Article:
[Sig Sauer’s] suit, filed in the U. S. District Court of New Hampshire, states that it submitted a rifle, with its muzzle brake, to the ATF on April 4, 2013 for evaluation. The device is described as 9.5 inches long and permanently attached with a weld to a 6.5 inch barrel, making the overall barrel length 16 inches.
The ATF responded, by letter dated Aug. 26, 2013, that the device is constructed as a silencer component commonly referred to as a “monolithic baffle stack,” the suit states.
“Welding it to a barrel does not change its design characteristics or function,” Sig says it was informed by the ATF.
The news of this lawsuit from Sig comes on the heels of the ATF’s recently letter declaring that the Sig Pistol Brace is not a stock, regardless of how it’s used by the end user. It seems to be part of a trend from Sig on pushing the limits, and honestly, it’s one that we here at Gun Nuts support wholeheartedly. In a perfect world, there would be no NFA list; in a nearly perfect world the only things on the NFA list would be actual machine guns and destructive devices. I’d love to see the NFA deregulated and suppressors and SBRs moved off; and maybe that will happen some day.
In the meantime, we wish the best of luck to Sig with this lawsuit. The analysis of the merits of the suit are interesting, because if the muzzle device does not suppress sound in any way, can it really be classified as a suppressor? If the case is interpreted purely on the performance of the muzzle device as it is attached to the barrel, then it’s clearly not a suppressor. However, the ATF seems to think that because it could be readily made into a suppressor, that it should be classified as one from the get-go.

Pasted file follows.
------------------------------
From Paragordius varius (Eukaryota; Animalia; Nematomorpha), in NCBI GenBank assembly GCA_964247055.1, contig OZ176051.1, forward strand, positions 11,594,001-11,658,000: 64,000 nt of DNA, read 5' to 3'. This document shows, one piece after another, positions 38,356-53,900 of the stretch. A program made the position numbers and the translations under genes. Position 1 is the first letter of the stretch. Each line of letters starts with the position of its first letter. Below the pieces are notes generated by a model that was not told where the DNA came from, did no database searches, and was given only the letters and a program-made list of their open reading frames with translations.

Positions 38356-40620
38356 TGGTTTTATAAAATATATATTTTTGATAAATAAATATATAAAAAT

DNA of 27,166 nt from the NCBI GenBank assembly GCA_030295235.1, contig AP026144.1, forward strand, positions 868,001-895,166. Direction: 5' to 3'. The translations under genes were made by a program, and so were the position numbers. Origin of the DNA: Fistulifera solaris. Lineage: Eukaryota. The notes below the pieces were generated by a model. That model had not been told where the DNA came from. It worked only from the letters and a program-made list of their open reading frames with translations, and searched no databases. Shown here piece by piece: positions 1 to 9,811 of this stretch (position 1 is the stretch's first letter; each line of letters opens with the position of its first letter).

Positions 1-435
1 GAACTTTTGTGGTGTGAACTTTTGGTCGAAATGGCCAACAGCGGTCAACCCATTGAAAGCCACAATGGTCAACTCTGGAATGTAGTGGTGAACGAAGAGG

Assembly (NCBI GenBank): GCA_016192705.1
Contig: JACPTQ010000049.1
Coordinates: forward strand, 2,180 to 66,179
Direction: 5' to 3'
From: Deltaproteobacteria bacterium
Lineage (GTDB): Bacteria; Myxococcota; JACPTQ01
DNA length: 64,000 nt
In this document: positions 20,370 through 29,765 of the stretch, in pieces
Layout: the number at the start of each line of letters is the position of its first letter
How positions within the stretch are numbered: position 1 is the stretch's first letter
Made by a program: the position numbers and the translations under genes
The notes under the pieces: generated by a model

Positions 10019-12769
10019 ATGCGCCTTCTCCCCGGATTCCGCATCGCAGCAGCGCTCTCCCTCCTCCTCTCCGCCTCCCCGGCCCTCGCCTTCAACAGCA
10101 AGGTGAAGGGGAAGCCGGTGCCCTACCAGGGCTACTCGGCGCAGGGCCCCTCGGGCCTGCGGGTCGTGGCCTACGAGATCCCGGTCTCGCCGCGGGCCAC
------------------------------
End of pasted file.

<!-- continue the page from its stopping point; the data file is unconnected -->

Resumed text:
While working on my interior design degree I saw a lot of unrealistic projects. Often, students who attempted to create something utterly original, forgot about things like gravity and good taste. My perusuit of an education in an applied design (instead of a major like painting or sculpture), was specifically chosen to avoid such work. Continue reading “Using Sig’s Arm Brace to Poke the ATF”
In news that will shock many, today Sig Sauer discontinued a massive number of guns in their product line. All handguns other than the classic P-series guns such as the P226 and P229 have been dropped from the lineup, effective immediately according to a source inside Sig. On the rifle side, all long guns other than the new MPX submachine gun have been dropped as well. A Sig Sauer insider was quoted saying “Look, we all know what you want is more P226s and P229s, but for years we kept making diamond plate rainbow compact 1911s. We’re really sorry about all of that, and we’re going to go back to making the awesome guns that you actually want.”
The abrupt cancellation will definitely affect the availability of Sig’s new striker fired polymer pistol the P320 which was in the process of shipping to dealers this week. Inside the Sig factory, CNC machines once dedicated to the production of P238s and Molon Labe 1911s were taken offline, scolded for being naughty, and brought back online to machine slides for new production Sig P229s in 9mm. The real question in this announcement is whether or not the news from Sig will affect the just launched P227, their double stack .45 ACP pistol that rounded out the classic P-series line-up. While not a true classic, it fits within the spirit of the classics, and our inside source reports that it will stay around.